By Wendy Foden
I recently took a six-week journey through Ladakh, a high altitude dry desert area in the Himalayan region of North Western India. My conservation career had started as a field-based ecologist, but as seems inevitable I became office-bound as my career progressed. I found myself becoming further and further away from the rapidly unfolding climate change impacts that were my specialty. The aims of my journey were in equal measure to ground myself in how climate change is playing out in one of the fastest changing regions on the planet and to indulge my long-standing love for the Himalayan range. I set off with sturdy boots, a good camera, voice-recording equipment and deep excitement. Some of what I saw, heard and learned will be the subjects of this and subsequent blog posts.
One way in which I sought to find out how the climate and subsequently livelihoods and biodiversity are being impacted was simply to ask people about it and gather accounts of their experiences and reflections. In a remote village in the Nubra Valley, I spent the night with the large extended family of the local school teacher, Kunzes, a 30-something Ladakhi woman who spoke excellent English. She and the family welcomed me warmly and sat me down near the yak dung stove with a cup of tea and some vegetables to chop. Various family members wandered in and out while the women began supper and the children played around us.
With chatting underway, Kunzes translating for the others, I asked her “Could you ask your grandmother if she’s noticed any changes in the weather since she was young?” The old woman nodded frequently as Kunzes explained my question. “The weather is not as it used to be,” Kunzes translated. “Before, the summers were not so warm as now. Also, the winters were not so cold.” Like my previous and subsequent interviewees, she proceeded to tell me about the extreme cold and the heavy snowfall of the previous winter (2012-2013) in which as many as 40,000 livestock had died from the cold or starvation. This and the flash floods of 2010, which killed at least 200 people, mainly in the Ladakhi capital of Leh, have been linked to changes in the Indian Monsoon system and ultimately to global climate change. Changes in the system are predicted to bring greater variability in precipitation and more frequent extreme events to the region.
“How has this affected you and your family?” I asked Kunzes; her grandmother had lost interest and returned to dinner preparations. Kunzes turned to face me and told me about their goats lost over the winter, but contrary to most people I spoke to, she didn’t mention a family member lost in the flood. “The main thing is our crops. Now there is not so much water when we need it, and then sometimes too much. Before we knew how it would be.” Ladakh’s agriculture relies on a combination of snow and glacial melt, particularly during the sowing season of March to May. If the snow is too light or melts too soon or too late, crops can fail. “We used to grow seven different crops, but now we can only grow four.” Later in the season, the crops rely mainly on irrigation from glacier-fed streams that have often slowed to trickles or dried up altogether by the end of summer.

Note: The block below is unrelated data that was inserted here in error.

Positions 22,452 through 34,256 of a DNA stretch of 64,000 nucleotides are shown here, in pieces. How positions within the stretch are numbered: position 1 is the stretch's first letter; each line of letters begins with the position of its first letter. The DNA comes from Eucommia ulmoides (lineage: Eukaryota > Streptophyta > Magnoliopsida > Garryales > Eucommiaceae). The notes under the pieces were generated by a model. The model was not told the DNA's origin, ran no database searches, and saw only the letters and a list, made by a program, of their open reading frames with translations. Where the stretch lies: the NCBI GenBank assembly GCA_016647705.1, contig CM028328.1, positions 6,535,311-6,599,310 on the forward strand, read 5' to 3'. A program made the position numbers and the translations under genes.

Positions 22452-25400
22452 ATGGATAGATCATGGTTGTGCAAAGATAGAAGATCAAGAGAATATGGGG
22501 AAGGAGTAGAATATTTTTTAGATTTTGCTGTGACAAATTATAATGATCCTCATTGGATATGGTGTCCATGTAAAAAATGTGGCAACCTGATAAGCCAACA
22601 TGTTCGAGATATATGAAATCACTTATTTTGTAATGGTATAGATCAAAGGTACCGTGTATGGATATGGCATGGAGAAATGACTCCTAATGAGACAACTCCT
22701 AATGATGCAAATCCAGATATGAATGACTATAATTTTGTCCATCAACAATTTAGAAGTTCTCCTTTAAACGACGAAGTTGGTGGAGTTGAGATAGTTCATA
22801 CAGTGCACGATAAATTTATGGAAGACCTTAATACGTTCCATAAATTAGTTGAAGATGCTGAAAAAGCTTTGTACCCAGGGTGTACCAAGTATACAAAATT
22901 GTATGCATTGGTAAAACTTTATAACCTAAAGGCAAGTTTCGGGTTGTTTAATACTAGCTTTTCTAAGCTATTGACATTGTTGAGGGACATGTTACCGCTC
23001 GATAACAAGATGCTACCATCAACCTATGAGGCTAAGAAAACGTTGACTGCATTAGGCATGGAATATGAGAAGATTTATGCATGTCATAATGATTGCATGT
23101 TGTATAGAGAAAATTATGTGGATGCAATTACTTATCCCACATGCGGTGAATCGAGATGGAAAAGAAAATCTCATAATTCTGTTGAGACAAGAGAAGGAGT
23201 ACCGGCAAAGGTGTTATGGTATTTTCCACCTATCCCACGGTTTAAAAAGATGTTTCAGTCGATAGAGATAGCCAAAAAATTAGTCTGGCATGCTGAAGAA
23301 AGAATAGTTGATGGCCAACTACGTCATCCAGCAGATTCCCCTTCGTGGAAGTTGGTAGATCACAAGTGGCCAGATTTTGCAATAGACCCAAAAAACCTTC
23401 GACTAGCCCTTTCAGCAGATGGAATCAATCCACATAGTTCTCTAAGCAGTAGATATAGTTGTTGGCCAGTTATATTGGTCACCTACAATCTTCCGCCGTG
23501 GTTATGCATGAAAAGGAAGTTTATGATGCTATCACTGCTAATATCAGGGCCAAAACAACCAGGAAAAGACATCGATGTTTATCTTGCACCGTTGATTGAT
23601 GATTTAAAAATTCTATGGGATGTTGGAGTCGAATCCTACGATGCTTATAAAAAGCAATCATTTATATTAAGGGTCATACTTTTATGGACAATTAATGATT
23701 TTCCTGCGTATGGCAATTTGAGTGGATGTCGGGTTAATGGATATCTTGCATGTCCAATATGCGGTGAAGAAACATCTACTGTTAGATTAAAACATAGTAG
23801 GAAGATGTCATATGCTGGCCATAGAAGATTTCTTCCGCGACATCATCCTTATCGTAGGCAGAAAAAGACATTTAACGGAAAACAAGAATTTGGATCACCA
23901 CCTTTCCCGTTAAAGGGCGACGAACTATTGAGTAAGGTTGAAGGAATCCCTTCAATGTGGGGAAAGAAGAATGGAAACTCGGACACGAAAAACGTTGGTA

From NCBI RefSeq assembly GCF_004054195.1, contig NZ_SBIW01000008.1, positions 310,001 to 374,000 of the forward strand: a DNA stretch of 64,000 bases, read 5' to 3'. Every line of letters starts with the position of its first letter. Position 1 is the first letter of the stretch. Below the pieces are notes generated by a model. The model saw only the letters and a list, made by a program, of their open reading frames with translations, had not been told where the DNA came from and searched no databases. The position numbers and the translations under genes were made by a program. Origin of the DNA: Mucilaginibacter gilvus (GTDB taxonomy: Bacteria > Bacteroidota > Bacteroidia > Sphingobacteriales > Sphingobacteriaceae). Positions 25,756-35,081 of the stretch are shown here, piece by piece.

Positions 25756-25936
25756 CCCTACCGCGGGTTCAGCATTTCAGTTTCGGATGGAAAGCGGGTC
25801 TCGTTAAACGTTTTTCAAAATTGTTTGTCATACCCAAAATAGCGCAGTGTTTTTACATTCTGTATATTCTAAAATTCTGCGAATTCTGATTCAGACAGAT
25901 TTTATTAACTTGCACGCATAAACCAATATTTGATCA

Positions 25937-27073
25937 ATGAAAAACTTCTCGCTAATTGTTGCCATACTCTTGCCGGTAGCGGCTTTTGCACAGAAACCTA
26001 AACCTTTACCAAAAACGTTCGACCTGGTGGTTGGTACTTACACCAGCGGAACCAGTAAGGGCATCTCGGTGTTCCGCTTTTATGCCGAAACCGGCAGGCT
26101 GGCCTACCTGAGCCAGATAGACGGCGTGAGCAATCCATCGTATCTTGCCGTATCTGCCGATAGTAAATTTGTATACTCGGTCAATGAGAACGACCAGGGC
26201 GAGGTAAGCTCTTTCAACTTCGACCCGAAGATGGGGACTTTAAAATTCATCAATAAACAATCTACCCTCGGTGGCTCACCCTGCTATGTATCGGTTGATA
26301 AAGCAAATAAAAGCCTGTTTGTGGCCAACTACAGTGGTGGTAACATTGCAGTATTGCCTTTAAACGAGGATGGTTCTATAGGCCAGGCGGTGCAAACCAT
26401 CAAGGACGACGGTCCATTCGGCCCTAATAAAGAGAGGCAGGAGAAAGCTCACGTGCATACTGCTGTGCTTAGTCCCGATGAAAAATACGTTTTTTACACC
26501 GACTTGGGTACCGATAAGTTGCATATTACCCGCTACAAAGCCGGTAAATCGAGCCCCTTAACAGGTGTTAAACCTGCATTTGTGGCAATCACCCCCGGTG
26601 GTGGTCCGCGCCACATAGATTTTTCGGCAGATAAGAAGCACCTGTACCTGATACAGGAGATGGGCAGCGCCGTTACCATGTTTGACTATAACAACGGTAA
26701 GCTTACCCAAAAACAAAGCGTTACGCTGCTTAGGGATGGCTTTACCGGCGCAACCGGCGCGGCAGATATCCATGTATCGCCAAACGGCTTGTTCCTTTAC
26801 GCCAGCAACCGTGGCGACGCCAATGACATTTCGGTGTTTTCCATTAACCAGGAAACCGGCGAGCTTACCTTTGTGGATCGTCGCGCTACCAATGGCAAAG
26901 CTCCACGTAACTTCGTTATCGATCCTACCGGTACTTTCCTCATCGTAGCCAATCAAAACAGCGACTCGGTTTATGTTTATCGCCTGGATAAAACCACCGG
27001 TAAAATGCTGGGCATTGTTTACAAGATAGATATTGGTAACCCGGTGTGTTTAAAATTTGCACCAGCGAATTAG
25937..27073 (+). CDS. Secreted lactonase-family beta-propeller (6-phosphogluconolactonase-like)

Kunzes poured us both more tea and sat back down next to me. I chopped distractedly and asked: “So have you thought of trying some new crops?” She looked at me and was silent. Thinking that she hadn’t heard me, I asked again: “Could you try adding some different crops?” The silence grew and became awkward and I felt confused and embarrassed that my question had inadvertently brought her such apparent discomfort. We sat in our separate self-consciousnesses, the pause widening. And then it closed again as she changed the subject and the conversation moved on.
Now here I am, back behind a computer, much enriched by the many and varied experiences of my trip, both personally and scientifically. Yet still, the awkwardness of that conversation with Kunzes weighs on my mind. I recognise how inexperienced I am in interview techniques and understand that interviewees often try to please interviewers and provide them with the answers they think are wanted. I imagine that the deeply generous Ladakhis may be susceptible to this. In retrospect, I suspect that Kunzes’ unease arose because her family and village hadn’t tried to diversify their crops. After all, what crops would they try? What methods would be needed to grow them? Where would they buy the seed or seedlings from? What would they do in the interim before new trees produced fruit? Which recipes would they use to cook the new foods? And even if she’d wanted to, could she have convinced the senior members of her family to take the bold and risky decision to potentially sacrifice the scant fertile ground to make the change?
Following investigation, I now know that various reputable government and non-governmental organisations currently work with villagers in Ladakh to help diversify their crops, and that they are likely to reach Kunzes’ remote village in the course of the coming year or two. Such crop changes are certainly evident in other parts of the region. The essence of the realization I am left with, however, is how challenging it is for anyone to make the bold changes needed to prepare for a very different future. How difficult it is for each of us to plan for something unprecedented and of uncertain nature and magnitude. And particularly so when the steps to do so may risk or decrease current standards of living. Yet this is precisely the point at which each of us stands, with the need to do so painfully and terrifyingly clear. I wonder too which actions we’ve simply not thought to try.